Assuntos
Variação Genética/genética , Leucócitos/metabolismo , Neoplasias Pulmonares/genética , Telômero/genética , Idoso , Idoso de 80 Anos ou mais , Feminino , Humanos , Masculino , Pessoa de Meia-Idade , Prognóstico , Fatores de Risco
15.
Environ Int ; 127: 199-205, 2019 06.
Artigo em Inglês | MEDLINE | ID: mdl-30928843

RESUMO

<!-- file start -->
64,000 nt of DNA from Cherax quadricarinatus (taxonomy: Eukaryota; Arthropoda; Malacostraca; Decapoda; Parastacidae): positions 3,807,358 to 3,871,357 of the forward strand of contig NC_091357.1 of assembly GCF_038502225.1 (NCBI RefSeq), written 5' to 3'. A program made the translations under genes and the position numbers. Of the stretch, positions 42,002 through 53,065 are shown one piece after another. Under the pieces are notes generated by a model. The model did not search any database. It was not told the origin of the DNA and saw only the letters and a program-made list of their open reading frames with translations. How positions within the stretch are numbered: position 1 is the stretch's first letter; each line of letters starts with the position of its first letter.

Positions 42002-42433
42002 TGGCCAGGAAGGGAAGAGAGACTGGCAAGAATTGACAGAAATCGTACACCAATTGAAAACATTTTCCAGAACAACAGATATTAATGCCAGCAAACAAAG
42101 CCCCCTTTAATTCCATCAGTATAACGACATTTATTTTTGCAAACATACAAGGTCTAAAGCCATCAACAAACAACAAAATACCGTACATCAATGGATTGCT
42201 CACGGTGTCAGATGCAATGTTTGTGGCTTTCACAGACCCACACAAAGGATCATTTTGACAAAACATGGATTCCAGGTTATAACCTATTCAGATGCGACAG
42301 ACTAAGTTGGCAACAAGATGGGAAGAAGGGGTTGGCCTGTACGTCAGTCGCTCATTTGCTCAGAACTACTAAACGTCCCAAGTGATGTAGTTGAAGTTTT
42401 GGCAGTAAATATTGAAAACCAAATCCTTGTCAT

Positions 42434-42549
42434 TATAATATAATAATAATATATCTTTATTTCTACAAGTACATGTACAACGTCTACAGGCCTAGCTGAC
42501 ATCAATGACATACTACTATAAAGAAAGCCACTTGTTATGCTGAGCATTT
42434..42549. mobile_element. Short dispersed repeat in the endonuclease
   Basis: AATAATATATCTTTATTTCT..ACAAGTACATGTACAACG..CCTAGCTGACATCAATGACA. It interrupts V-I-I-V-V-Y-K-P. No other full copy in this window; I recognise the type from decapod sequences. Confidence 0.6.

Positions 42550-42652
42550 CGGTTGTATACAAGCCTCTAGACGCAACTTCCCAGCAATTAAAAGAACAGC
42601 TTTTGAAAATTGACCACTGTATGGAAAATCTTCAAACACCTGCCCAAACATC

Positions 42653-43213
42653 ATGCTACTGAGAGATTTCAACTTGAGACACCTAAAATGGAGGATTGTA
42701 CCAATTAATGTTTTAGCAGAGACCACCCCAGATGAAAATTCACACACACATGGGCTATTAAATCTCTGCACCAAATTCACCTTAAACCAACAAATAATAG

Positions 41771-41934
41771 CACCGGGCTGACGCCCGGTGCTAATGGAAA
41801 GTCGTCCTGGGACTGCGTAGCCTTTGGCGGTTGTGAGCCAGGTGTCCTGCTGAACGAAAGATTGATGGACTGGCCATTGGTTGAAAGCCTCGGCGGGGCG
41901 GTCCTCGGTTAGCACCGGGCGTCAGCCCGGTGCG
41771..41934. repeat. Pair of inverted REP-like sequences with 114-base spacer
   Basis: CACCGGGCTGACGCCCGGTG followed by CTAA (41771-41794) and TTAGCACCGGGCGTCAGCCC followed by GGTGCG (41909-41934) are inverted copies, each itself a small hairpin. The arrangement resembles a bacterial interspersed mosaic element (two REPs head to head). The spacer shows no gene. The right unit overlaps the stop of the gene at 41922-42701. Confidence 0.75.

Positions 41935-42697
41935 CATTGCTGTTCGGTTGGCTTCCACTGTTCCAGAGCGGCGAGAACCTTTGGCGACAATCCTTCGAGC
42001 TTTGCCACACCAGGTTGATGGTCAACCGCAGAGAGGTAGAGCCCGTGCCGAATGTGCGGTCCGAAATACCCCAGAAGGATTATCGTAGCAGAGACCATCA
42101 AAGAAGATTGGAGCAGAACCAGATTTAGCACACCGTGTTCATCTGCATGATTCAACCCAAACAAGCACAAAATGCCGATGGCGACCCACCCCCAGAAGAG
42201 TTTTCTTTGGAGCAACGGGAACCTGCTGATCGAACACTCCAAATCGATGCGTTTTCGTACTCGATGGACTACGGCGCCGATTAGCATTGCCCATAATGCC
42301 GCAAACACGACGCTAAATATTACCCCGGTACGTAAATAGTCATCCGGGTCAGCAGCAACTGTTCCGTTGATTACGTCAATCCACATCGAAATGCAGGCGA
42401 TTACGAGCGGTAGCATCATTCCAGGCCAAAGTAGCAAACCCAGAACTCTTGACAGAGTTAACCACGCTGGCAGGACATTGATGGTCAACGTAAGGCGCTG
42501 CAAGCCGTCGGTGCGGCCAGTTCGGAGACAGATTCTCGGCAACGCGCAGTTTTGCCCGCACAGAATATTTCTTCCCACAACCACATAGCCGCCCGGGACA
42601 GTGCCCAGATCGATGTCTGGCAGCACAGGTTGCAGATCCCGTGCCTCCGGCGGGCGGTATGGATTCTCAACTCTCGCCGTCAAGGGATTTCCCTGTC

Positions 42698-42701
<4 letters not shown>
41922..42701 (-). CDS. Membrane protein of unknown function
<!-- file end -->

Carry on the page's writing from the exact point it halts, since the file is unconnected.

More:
Organophosphates and carbamates have been among the most commonly used insecticides, with both agricultural and residential uses. Previous studies have suggested associations of non-Hodgkin lymphoma (NHL) with some of these chemicals; however, many studies have been limited in their ability to evaluate associations with lymphoma subtypes. We evaluated the use of eleven organophosphate and two carbamate insecticides in association with NHL in the North American Pooled Project, which includes data from case-control studies in the United States and Canada (1690 cases/5131 controls). We used unconditional logistic regression adjusting for potential confounders, including use of other pesticides, to estimate odds ratios (OR) and 95% confidence intervals (CI) for associations between these chemicals and NHL overall, and NHL subtypes, i.e., follicular (FL), diffuse large B-cell (DLBCL), small lymphocytic lymphoma (SLL) and others. Ever use of malathion was associated with increased risk of NHL overall (OR = 1.43; 95% CI: 1.14-1.81) compared with never users. Categories using tertiles of duration (<4 yrs., 4-12 yrs., and >12 yrs) also showed a significant exposure-response for increasing years of use of malathion and risk of NHL (OR<4vsUnex = 1.33 (0.88, 2.03), OR4-12vsUnex = 1.42 (1.02, 1.96), OR>12vsUnex = 1.55 (1.05, 2.28, p-trend < 0.01)). In addition, malathion use was statistically significantly associated with FL (OR = 1.58; 95% CI: 1.11-2.27) and DLBCL (OR = 1.61; 95% CI: 1.16-2.22) while there were no apparent associations with SLL or other subtypes, the p-value for heterogeneity across subtypes, however, was not significant. These results support previous studies suggesting an association between insecticide use and NHL overall, and provide new information on associations with NHL subtypes.